Mali's popular Festival of the Desert, held each year near Timbuktu, attracts both local and international music stars. The festival took place in January, but the Islamists who have taken control of the area have since banned all entertainment.
Credit Serge Daniel / AFP/Getty Images
A Tuareg band from Mali, Tinariwen, performs in Nice, France, in July. The band has developed an international reputation and won a Grammy this year. <a href="http://www.npr.org/event/music/144431409/tinariwen-tiny-desk-concert">See them perform at NPR headquarters.</a><strong></strong>
Credit Valery Hache / AFP/Getty Images
This video still shows Islamist militants destroying an ancient shrine in Timbuktu on July 1. The International Criminal Court warned their campaign of destruction was a war crime.
Mali is a country rich in culture, both old and new.
The banging of hammers on silver echos through the main crafts market in Bamako, Mali's capital. It's usually teeming in a place where you can buy anything, from silver earrings to batik fabric, all of it handmade.
And despite its remote location, Mali has enhanced its cultural reputation in recent years with an annual international music and arts festival in the Sahara Desert near Timbuktu, drawing both African and Western artists.
No one's entirely sure where the Southern treat called the Goo Goo Cluster got its name.
The iconic candy from Nashville, Tenn., celebrates its 100th birthday this year. The confection of marshmallow, peanuts and caramel wrapped in milk chocolate may owe its longevity in part to another Nashville icon: the Grand Ole Opry.
Goo Goo Cluster sponsored the venue's radio broadcasts from 1966 until 2006. In one popular advertisement, stage performers crooned, "Go get a Goo Goo ... it's gooooooood!"
This week, the world's largest democracy experienced the world's largest power outage. Nearly 700 million — that's more than half a billion — Indians were said to have been without power Tuesday. No air conditioning. No traffic lights. No metro system.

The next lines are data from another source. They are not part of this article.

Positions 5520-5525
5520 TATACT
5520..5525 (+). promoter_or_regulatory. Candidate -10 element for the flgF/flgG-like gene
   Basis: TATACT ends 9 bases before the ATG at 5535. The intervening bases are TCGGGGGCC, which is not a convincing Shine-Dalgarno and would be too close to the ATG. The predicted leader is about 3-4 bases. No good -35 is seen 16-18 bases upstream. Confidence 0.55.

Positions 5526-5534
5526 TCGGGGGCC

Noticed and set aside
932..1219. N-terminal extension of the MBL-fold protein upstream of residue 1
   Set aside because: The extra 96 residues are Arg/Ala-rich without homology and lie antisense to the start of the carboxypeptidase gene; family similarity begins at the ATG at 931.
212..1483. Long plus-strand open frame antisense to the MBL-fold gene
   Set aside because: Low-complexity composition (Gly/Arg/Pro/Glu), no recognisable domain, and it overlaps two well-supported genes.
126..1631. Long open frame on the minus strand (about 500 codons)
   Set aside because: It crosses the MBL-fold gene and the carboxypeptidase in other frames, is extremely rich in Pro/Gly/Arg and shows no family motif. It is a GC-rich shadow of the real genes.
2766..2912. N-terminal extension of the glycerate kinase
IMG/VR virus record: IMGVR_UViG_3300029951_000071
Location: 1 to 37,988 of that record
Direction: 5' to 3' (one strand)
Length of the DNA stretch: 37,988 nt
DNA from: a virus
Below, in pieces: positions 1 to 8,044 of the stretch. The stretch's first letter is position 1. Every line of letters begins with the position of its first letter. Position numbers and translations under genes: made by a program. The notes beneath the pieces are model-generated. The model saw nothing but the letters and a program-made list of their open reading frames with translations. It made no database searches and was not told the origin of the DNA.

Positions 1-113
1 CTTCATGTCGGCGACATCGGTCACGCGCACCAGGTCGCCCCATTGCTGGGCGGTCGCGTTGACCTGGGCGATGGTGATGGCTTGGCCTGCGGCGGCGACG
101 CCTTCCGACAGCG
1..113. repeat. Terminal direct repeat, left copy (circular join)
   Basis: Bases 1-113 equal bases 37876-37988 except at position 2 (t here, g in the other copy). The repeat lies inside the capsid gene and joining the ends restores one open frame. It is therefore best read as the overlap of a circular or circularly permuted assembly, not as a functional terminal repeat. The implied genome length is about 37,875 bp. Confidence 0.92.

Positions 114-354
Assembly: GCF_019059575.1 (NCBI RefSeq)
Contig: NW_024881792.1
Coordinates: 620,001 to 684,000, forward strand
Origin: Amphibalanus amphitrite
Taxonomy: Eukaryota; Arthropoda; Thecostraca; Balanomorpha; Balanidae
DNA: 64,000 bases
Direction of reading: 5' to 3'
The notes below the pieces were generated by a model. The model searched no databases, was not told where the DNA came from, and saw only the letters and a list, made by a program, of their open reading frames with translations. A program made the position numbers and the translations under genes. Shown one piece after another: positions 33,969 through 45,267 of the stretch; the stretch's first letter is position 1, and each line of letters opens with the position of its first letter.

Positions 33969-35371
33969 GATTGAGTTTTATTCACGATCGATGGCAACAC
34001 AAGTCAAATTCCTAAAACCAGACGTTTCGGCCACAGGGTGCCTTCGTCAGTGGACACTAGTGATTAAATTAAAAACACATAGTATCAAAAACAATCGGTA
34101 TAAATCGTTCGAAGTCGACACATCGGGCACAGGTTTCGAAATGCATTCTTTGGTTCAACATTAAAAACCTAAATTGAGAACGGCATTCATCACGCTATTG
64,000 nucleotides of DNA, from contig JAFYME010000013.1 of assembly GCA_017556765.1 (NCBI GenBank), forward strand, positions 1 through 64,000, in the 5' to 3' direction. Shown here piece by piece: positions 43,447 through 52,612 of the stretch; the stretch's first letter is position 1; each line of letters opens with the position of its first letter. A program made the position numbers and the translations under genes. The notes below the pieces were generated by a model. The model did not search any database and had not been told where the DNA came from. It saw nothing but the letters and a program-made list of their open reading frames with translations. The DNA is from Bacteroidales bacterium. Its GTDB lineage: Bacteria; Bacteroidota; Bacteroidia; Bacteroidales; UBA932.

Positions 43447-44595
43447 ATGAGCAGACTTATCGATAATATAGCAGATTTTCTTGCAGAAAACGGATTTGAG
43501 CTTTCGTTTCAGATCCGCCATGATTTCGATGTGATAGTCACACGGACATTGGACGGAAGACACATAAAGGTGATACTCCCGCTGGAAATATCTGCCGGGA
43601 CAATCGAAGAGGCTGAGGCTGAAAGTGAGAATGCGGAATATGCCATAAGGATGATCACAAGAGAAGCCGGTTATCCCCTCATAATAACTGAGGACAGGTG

Most of the power is back now, but the outage had resonance for me from the long-ago years when I lived in New Delhi and experienced power failures almost as regularly as I did steaming cups of dark, sweet Indian tea.
The Uptown Vocal Jazz Quartet, left to right: Ginny Carr, alto; Robert McBride, tenor; Holly Shockey, soprano; and Andre Enceneat, bass. The group's new album, <em>Hustlin' for a Gig</em>, came out in May.
The Uptown Vocal Jazz Quartet has been serenading audiences in its native Washington, D.C., across the country and even as far as France for more than two decades. But its members are finding ways to bring something new to their performances. Bandleader and co-founder Ginny Carr says she wrote the words and music to all 10 songs on the quartet's new album, Hustlin' for a Gig — a relative rarity in a jazz world defined by time-tested standards.
Mitt Romney is set to depart from London Saturday, after three days of photo ops and closed meetings. But his assessment of London's handling of the games drew a rebuke from Prime Minister David Cameron. Host Scott Simon chats with Financial Times columnist Gideon Rachman about the visit and the perceptions formed by Romney's hosts.
Throughout this week, NPR's Kelly McEvers has been bringing us stories from parts of Syria controlled by the rebels who are fighting to oust the regime of Bashar Assad. She talks with host Scott Simon about her reporting.
Our marathon man of trivia is A.J. Jacobs, who once read the entire Encyclopedia Britannica to learn more and get a book contract. Why didn't he just write 50 Shades of Knowledge? A.J. joins us now to talk about Olympic facts, some of which may actually be true.
A.J., thanks for being with us.
A.J. JACOBS: And thank you for having me.
SIMON: Let's start with the marathon, A.J. Apparently, one of your favorite athletes in history was Spiridon Louis, who was the winner of the first modern marathon back in 1896.
The 2012 Olympic Games opened Friday, with a ceremony that included James Bond and Queen Elizabeth parachuting into the stadium, flyovers, rippling Union Jacks, Shakespeare, sheep and fireworks. Host Scott Simon talks to Simon Hoggart, political sketch writer for The Guardian about the opening ceremony.